svn commit: r43114 - head/ja_JP.eucJP/books/handbook/security

Ryusuke SUZUKI ryusuke at
Thu Nov 7 11:31:18 UTC 2013

Author: ryusuke
Date: Thu Nov  7 11:31:17 2013
New Revision: 43114

  - Merge the following from the English version:
  	r15155 -> r15170	head/ja_JP.eucJP/books/handbook/security/chapter.xml
  	MAC section is not translated and commented out.
  	This section will be removed from this chapter.


Modified: head/ja_JP.eucJP/books/handbook/security/chapter.xml
--- head/ja_JP.eucJP/books/handbook/security/chapter.xml	Thu Nov  7 00:38:30 2013	(r43113)
+++ head/ja_JP.eucJP/books/handbook/security/chapter.xml	Thu Nov  7 11:31:17 2013	(r43114)
@@ -3,7 +3,7 @@
      The FreeBSD Documentation Project
      The FreeBSD Japanese Documentation Project
-     Original revision: 1.122
+     Original revision: r15170
      Waiting for:	1.123 or mac/chapter.xml
 			("mac" referenced from disks).
      Translation note: "fs-acl" section added in rev.1.118 is moved to
@@ -86,6 +86,12 @@
 	  (ACL) ¤Î UFS ¤Ç¤ÎÀßÄꤪ¤è¤Ó»ÈÍÑÊýË¡</para>
+      <listitem>
+	<para>How to configure and load access control extension
+	  modules using the TrustedBSD MAC Framework.</para>
+      </listitem>
@@ -3865,4 +3871,234 @@ user at's passwor
       issues with the root file system.</para>
+  <sect1 id="mac">
+    <sect1info>
+      <authorgroup>
+	<author>
+	  <firstname>Robert</firstname>
+	  <surname>Watson</surname>
+	  <contrib>Sponsored by DARPA and Network Associates Laboratories.
+	    Contributed by </contrib>
+	</author>
+      </authorgroup>
+    </sect1info>
+    <indexterm>
+      <primary>MAC</primary>
+    </indexterm>
+    <title>Mandatory Access Control (MAC)</title>
+    <para>FreeBSD 5.0 includes a new kernel security framework, the
+      TrustedBSD MAC Framework.  The MAC Framework permits compile-time,
+      boot-time, and run-time extension of the kernel access control
+      policy, and can be used to load support for Mandatory Access
+      Control (<acronym>MAC</acronym>), and custom security modules
+      such as hardening modules.  The MAC Framework is currently
+      considered to be an experimental feature, and should not yet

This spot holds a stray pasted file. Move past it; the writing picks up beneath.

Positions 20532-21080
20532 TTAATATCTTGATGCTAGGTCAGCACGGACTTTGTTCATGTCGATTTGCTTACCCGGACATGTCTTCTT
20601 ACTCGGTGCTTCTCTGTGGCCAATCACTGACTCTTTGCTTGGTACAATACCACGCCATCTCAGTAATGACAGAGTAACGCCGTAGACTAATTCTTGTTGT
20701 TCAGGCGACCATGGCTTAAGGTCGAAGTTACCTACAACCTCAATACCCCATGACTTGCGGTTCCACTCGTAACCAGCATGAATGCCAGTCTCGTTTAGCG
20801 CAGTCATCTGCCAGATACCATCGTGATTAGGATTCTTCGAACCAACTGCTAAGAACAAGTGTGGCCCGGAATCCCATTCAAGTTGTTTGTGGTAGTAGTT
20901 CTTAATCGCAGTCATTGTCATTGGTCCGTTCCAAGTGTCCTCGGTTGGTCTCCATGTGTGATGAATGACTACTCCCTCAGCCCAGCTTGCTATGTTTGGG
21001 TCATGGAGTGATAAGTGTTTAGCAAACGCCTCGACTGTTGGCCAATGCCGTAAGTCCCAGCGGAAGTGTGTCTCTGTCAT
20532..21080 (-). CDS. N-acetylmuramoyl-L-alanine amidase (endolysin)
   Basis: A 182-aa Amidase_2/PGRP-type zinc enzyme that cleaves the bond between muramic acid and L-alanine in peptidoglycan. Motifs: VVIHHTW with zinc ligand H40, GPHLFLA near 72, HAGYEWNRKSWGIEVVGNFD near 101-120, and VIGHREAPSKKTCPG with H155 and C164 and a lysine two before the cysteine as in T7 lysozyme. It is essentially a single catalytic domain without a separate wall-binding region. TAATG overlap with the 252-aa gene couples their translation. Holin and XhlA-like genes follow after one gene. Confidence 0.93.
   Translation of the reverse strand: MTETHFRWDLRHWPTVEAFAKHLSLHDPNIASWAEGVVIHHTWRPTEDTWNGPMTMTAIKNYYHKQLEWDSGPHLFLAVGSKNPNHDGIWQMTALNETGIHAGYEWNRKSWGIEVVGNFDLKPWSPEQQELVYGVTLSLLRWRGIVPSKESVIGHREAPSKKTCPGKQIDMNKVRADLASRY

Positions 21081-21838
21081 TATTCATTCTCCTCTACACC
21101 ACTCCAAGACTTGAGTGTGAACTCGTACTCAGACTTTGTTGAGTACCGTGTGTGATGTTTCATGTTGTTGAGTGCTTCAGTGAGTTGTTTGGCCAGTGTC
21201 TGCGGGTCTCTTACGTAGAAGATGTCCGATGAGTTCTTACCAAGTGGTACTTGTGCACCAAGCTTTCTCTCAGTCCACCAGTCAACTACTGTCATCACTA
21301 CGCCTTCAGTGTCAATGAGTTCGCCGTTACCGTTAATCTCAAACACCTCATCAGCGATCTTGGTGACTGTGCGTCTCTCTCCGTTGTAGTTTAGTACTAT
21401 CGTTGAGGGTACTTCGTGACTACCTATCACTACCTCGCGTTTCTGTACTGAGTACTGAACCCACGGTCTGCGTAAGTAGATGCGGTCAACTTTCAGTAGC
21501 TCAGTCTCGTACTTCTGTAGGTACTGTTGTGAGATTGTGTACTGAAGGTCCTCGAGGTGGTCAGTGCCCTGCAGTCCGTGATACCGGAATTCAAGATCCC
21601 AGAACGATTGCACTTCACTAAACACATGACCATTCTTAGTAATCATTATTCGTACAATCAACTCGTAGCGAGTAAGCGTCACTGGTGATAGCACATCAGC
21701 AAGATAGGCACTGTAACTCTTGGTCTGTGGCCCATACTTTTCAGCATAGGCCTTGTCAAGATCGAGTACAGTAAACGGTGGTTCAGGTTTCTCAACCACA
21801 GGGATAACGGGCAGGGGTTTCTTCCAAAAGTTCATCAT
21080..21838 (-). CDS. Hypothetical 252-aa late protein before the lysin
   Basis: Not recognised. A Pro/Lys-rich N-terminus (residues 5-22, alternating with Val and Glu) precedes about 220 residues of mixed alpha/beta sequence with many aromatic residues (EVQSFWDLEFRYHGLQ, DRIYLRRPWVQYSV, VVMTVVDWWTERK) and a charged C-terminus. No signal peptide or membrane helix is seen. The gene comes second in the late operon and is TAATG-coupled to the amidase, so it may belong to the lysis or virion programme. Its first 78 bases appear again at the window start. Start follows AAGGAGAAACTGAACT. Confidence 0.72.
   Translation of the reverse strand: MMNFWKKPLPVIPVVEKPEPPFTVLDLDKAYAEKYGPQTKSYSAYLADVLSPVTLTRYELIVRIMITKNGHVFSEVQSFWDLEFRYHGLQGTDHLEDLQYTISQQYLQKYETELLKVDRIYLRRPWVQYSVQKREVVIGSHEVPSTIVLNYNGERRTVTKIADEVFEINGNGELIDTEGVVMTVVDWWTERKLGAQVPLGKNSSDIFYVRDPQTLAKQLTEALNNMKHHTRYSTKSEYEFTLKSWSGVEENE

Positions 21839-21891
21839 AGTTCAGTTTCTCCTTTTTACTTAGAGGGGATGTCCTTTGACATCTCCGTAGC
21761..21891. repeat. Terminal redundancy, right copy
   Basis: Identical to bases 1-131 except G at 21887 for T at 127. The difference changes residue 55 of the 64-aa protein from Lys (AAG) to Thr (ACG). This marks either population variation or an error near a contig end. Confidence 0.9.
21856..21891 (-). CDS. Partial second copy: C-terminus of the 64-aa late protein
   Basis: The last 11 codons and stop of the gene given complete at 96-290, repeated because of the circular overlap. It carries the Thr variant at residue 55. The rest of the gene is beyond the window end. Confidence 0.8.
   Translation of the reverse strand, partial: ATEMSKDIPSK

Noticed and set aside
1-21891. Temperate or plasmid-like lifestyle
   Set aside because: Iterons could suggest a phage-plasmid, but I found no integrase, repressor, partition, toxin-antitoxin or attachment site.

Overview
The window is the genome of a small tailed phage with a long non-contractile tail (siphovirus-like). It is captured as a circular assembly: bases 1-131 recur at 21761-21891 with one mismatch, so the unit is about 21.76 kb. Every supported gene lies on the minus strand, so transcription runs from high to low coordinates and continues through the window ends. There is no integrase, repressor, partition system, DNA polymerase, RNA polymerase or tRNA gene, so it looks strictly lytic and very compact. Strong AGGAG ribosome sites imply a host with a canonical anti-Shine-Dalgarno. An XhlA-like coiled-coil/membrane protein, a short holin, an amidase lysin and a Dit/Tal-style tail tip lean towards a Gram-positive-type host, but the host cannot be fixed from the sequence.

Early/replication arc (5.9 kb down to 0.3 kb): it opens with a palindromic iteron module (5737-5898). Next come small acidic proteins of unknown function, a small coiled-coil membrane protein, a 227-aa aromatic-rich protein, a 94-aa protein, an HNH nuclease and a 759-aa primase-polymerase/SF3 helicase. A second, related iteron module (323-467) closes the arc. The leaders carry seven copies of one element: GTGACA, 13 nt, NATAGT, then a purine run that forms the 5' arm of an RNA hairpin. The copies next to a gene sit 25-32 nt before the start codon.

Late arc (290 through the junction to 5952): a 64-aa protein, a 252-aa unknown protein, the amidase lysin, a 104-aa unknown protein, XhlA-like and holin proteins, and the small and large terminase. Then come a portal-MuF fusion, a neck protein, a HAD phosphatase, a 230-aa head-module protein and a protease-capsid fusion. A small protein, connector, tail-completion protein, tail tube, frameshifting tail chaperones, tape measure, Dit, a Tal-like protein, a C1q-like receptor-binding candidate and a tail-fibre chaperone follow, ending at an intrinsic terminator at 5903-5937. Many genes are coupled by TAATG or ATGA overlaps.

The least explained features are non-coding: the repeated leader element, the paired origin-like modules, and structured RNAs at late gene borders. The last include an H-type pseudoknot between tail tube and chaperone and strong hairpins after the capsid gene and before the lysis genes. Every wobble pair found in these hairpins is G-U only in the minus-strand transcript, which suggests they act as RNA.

+      be used in production environments without careful consideration.
+      It is anticipated that the MAC Framework will be appropriate for
+      more widespread production use by FreeBSD 5.2.</para>
+    <para>When configured into a kernel, the MAC Framework permits
+      security modules to augment the existing kernel access control
+      model, restricting access to system services and objects.  For
+      example, the mac_bsdextended module augments file system access
+      control, permitting administrators to provide a firewall-like
+      ruleset constraining access to file system objects based on user
+      ids and group membership.  Some modules require little or no
+      configuration, such as mac_seeotheruids, whereas others perform
+      ubiquitous object labeling, such as mac_biba and mac_mls, and
+      require extensive configuration.</para>
+    <para>To enable the MAC Framework in your system kernel, you must
+      add the following entry to your kernel configuration:</para>
+    <programlisting>options MAC</programlisting>
+    <para>Security policy modules shipped with the base system may
+     be loaded using &man.kldload.8; or in the boot &man.loader.8;
+     They may also be compiled directly into the kernel using the
+     following options, if the use of modules is not desired.</para>
+    <para>Different MAC policies may be configured in different ways;
+      frequently, MAC policy modules export configuration parameters
+      using the &man.sysctl.8; <acronym>MIB</acronym> using the
+      security.mac.* namespace.  Policies relying on file system
+      or other labels may require a configuration step that involes
+      assigning initial labels to system objects or creating a
+      policy configuration file.  For information on how to configure
+      and use each policy module, see its man page.</para>
+    <para>A variety of tools are available to configure the MAC Framework
+      and labels maintained by various policies.  Extensions have been
+      made to the login and credential management mechanisms
+      (&man.setusercontext.3;) to support initial user labeling using
+      &man.login.conf.5;.  In addition, modifications have been made
+      to &;, &;, &;, and &man.ifconfig.8; to
+      inspect and set labels on processes, files, and interfaces.  In
+      addition, several new tools have been added to manage labels
+      on objects, including &man.getfmac.8;, &man.setfmac.8;, and
+      &man.setfsmac.8; to manage labels on files, and &man.getpmac.8; and
+      &man.setpmac.8;.</para>
+    <para>What follows is a list of policy modules shipped with FreeBSD
+      5.0.</para>
+    <sect2 id="mac-policy-biba">
+      <title>Biba Integrity Policy (mac_biba)</title>
+      <indexterm>
+	<primary>Biba Integrity Policy</primary>
+      </indexterm>
+      <para>Vendor: TrustedBSD Project</para>
+      <para>Module name: mac_biba.ko</para>
+      <para>Kernel option: MAC_BIBA</para>
+      <para>The Biba Integrity Policy (XXXMANPAGE) provides
+	for hierarchal and non-hierarchal labeling of all system
+	objects with integrity data, and the strict enforcement of
+	an information flow policy to prevent corruption of high
+	integrity subjects and data by low-integrity subjects.
+	Integrity is enforced by preventing high integrity
+	subjects (generally processes) from reading load integrity
+	objects (often files), and preventing low integrity
+	subjects from writing to high integrity objects.
+	This security policy is frequently used in commercial
+	trusted systems to provide strong protection for the
+	Trusted Code Base (<acronym>TCB</acronym>).  Because it
+	provides ubiquitous labeling, the Biba integrity policy
+	must be compiled into the kernel or loaded at boot.</para>
+    </sect2>
+    <sect2 id="mac-policy-ifoff">